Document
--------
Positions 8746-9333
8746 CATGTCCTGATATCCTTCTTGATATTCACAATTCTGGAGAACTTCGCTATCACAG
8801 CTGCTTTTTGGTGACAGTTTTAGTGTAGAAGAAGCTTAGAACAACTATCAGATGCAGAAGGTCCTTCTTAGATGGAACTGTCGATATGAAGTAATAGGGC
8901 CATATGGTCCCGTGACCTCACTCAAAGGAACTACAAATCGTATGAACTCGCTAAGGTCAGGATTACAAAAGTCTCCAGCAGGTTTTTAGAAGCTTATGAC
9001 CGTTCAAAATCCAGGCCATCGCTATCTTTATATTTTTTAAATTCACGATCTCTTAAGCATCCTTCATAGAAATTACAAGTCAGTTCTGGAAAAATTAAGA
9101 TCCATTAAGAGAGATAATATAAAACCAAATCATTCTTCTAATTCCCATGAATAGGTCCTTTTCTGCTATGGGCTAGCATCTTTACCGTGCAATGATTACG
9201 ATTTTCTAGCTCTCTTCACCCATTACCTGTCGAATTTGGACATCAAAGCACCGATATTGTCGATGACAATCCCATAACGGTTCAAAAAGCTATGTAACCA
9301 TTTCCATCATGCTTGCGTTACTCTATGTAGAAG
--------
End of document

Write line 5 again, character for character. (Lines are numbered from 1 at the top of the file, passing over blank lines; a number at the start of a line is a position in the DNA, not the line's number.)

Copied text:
9001 CGTTCAAAATCCAGGCCATCGCTATCTTTATATTTTTTAAATTCACGATCTCTTAAGCATCCTTCATAGAAATTACAAGTCAGTTCTGGAAAAATTAAGA